Recently Restored: 1962 Triumph TR4 – SOLD!

by | Mar 2022 | Sports Car Saturday

(To stop the slideshow and expand the pictures, click on the current photograph below)

April 24, 2022, Update – We confirmed the seller of this “Classifind” deleted their listing, so we’re now able to call this one “SOLD!” While this one got away, please reach out either by email or call us directly if you’d like to be informed when we come across something similar.

Since starting to offer collector cars for sale on this website as well as blogging about Craigslist finds, the sadder stories we run into are when a fellow enthusiast passes before completing their project car(s).  In the case of this 1962 Triumph TR4, we’re pleased to see the current caretaker found a way to finish the decreased prior owner’s vision to restore the car.  Originally listed in March 2022 in Newark, Delaware, the current caretaker reports they’ve added new tires, updated the brakes, sourced and installed a pair of correct TR4 seats and “Banjo-style” steering wheel.

Currently offered for $26,000, comparing that price against the Hagerty Insurance Online Valuation Tool confirms the private seller has their TR4 priced between this guide’s #3 “Good” estimate of $17,900 and its #2 “Very Good” appraisal of $31,000.  Similarly, the  Collector Car Market Review Online Tool reveals the seller’s ask falls between this guide’s #2 “Very Good” estimate of $22,000 and its #1 “Excellent” appraisal of $34,400.

Triumph launched its successor to the TR3A, the TR4, in 1961 and subsequently produced the car through the 1965 model year. While the new TR4 featured a modern body styled by famed designer Giovanni Michelotti, the chassis and drivetrain were pretty much carry-over from the prior car.  The new TR4 body style did away with the cutaway door design of the previous TRs to allow for more convenient door glass windows in place of less convenient side curtains. The angular rear provided a trunk with considerable capacity for a sports car.

Advanced features included the use of interior ventilation, and the option of a unique hard top that consisted of a fixed glass rear window with an integral rollbar and a detachable, steel center panel. This was the first such roof system on a production car and preceded by five years the Porsche 911/912 Targa, which has since become a generic name for this style of top.

On the TR4 the rigid roof panel was replaceable with an easily folded and stowed vinyl insert and supporting frame called a “Surrey Top”. The entire hard top assembly is often mistakenly referred to as a Surrey top. In original factory parts catalogs, the rigid top and backlight assembly is listed as the Hard Top kit. The vinyl insert and frame are offered separately as a Surrey top.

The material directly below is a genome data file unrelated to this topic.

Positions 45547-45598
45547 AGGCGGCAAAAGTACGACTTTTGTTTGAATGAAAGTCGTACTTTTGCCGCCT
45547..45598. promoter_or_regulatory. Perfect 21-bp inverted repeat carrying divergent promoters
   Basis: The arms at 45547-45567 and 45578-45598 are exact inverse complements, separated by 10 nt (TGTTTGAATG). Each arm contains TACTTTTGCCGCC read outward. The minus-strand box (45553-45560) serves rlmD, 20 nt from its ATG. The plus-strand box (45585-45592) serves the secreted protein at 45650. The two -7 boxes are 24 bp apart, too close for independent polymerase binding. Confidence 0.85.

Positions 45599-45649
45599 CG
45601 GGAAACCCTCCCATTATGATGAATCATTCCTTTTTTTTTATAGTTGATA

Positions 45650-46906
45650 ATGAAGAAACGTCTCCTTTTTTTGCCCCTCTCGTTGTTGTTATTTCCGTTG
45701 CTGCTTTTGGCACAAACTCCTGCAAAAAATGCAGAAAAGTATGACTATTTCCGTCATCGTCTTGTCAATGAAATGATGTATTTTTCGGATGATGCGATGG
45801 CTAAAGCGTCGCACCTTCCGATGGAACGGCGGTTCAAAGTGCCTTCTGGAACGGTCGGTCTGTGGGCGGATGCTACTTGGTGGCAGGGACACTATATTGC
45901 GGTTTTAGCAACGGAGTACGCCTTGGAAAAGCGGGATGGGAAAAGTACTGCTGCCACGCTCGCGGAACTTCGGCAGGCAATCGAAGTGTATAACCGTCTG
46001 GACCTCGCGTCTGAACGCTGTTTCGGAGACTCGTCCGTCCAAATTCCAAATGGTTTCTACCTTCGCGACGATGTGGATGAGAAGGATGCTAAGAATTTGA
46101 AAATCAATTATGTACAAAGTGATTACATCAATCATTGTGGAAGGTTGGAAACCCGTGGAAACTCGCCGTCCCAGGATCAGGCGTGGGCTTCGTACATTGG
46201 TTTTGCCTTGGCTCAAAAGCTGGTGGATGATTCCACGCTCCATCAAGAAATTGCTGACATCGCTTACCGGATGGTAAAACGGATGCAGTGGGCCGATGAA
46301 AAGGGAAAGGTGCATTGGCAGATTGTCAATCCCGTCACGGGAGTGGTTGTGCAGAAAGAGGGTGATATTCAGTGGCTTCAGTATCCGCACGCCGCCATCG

Features such as wind-down windows were seen as a necessary step forward to meet competition and achieve good sales in the important US market, where the vast majority of TR4s were eventually sold. Dealers had concerns that buyers might not fully appreciate the new amenities, therefore Triumph produced a special short run of TR3As (commonly called TR3Bs) in 1961 and ’62 just for the U.S. market.

The TR4 engine continued from the earlier TR2/3 models, albeit with an increase in displacement to 2138 cc in the TR4 by increasing bore size.  Triumph engines up to this point featured a wet-sleeve cylinder design, making it a relatively straightforward exercise to swap in bigger cylinders and pistons to increase displacement.

Some cars were fitted with vane-type superchargers, as the three main bearing engine was prone to crankshaft failure if revved beyond 6,500 rpm; superchargers allowed a TR4 to produce much more horsepower and torque at relatively modest revolutions. For example, while the standard engine produced 105 brake horsepower, supercharged and otherwise performance-tuned, a 2.2-liter version could produce in excess of two hundred brake horsepower at the flywheel.

Other key TR4 improvements over the TR3 included a wider track front and rear, slightly larger standard engine displacement, full synchromesh on all forward gears, and rack and pinion steering. In addition, the optional Laycock de Normanville electrically operated overdrive could now be selected for second and third gears as well as fourth, effectively providing the TR4 with a seven-speed manual close-ratio gearbox.

In spite of its modern styling, the TR4 ended up being one of the rare Triumph sports cars produced with a total of only 40,253 cars were built during its five-year manufacturing run.

The Historic Motor Sports YouTube Channel features this Point of View (“POV”) video of what it’s like to drive a ’62 TR4 in modern times:


With Spring now fully underway, a freshly restored and sorted 1962 TR4 is a great way to enjoy the warmer weather. 

Here’s the seller’s description:

“This recently restored 1962 Triumph TR4 is finished in green with a black soft top over black upholstery, and power comes from a 2,138cc inline-four paired with a four-speed manual transmission. I acquired the car from the estate of the previous owner who passed after having done about 85% of the restoration. Since acquiring the car I have done the following:

New tires
New rear brakes and drums.
Had the Speedometer rebuilt (true mileage is unknown)
Replaced seats with correct TR4 seats.
Powder-coated the metal dash to factory original “Spa White”
Installed a correct Banjo steering wheel.
Installed a High Torque starter”

Do you have a Triumph TR4 story to share?  If so, comment below and let us know!


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